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Hasbro and Discovery launch HUB

It's the latest in the race to make the most of cable real estate: on Sunday "HUB" launches in 60 million homes, replacing "Discovery Kids."

Toymaker Hasbro paid Discovery Communications $300 million for a fifty percent stake in the TV channel back in April 2009.

HUB's launch speaks to key themes in media: the wide interest in cable channels' valuable dual revenue streams. HUB makes a major statement on the power of established brands: Why create new characters if kids are already familiar with Transformers and My Little Ponies? And this is yet another example of toy companies trying to diversify into media, to drive merchandise sales and revive older brands.

So, will it work?

Transformer: Revenge of the Fallen
AP
Transformer: Revenge of the Fallen

Hasbro's brands have been a huge hit in theaters — the first two "Transformers" movies have sold over $1.5 billion in tickets.

"G.I. Joe" generated $300 million worldwide and gave a boost to the line of action figures.

Whether Hasbro brands work on television depends on a slew of other issues.

HUB is both looking to compete with Disney and Nickelodeon, and also trying to carve out a niche by focusing specifically on six to 12 -year-old boys.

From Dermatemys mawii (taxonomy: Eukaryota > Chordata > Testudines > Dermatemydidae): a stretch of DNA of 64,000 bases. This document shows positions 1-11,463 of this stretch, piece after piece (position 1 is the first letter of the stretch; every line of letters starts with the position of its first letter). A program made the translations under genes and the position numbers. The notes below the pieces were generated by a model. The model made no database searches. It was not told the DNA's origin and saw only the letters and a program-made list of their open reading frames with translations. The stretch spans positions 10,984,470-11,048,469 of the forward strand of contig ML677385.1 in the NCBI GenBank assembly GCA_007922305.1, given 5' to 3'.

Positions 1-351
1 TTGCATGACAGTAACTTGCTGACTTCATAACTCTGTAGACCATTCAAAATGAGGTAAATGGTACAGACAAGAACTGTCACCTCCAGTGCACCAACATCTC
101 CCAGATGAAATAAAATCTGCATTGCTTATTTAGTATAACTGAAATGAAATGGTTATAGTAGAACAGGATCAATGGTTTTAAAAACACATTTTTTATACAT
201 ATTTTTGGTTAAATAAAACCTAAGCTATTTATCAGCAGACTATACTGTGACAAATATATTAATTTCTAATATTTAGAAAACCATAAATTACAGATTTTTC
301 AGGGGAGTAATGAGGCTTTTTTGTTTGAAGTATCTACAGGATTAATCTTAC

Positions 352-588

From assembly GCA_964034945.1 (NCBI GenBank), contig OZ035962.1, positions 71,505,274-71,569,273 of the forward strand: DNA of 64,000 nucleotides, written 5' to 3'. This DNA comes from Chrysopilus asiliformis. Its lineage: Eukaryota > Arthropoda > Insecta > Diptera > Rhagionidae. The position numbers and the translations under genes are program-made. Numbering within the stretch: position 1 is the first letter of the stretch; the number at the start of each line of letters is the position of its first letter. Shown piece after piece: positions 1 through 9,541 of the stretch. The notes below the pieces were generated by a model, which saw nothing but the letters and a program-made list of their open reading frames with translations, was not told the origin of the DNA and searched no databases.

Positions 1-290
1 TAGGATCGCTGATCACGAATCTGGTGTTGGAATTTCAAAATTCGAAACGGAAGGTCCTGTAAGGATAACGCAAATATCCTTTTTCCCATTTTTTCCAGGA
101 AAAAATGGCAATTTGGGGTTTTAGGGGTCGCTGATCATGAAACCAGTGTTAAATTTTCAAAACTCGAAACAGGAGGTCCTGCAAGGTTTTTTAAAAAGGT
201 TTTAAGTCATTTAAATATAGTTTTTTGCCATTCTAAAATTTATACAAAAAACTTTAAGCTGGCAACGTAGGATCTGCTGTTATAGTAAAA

This puts HUB up against Disney's "XD" cable channel, which launched in February 2009 and targets a slightly older demo — age 9 to 14.

HUB has nostalgia on its side. The parents of the kids HUB is targeting were raised on the Hasbro brands like Transformers, My Little Pony and Pound Puppies. That means parents might be more likely to watch with their kids, or at very least will have some fond memories of the brands.

But speaking of brands, that's the risk: will the Hasbro-branded shows come off as 30-minute commercials?

Children's programming has always had its fair share of product placement — just take a look at the merchandise that comes from each Disney show. But HUB is coming under particular scrutiny as media watchdogs warn that kids might see the shows as infomercials. To get ahead of that criticism the channel will carry just six minutes of commercials per hour in shows aimed at preschoolers, far less than the FCC's 12 minute limit on weekdays and 10.5 minutes on weekends. But nobody tunes in for the commercials, so HUB will only be a success if the shows feel like entertainment, not ads.

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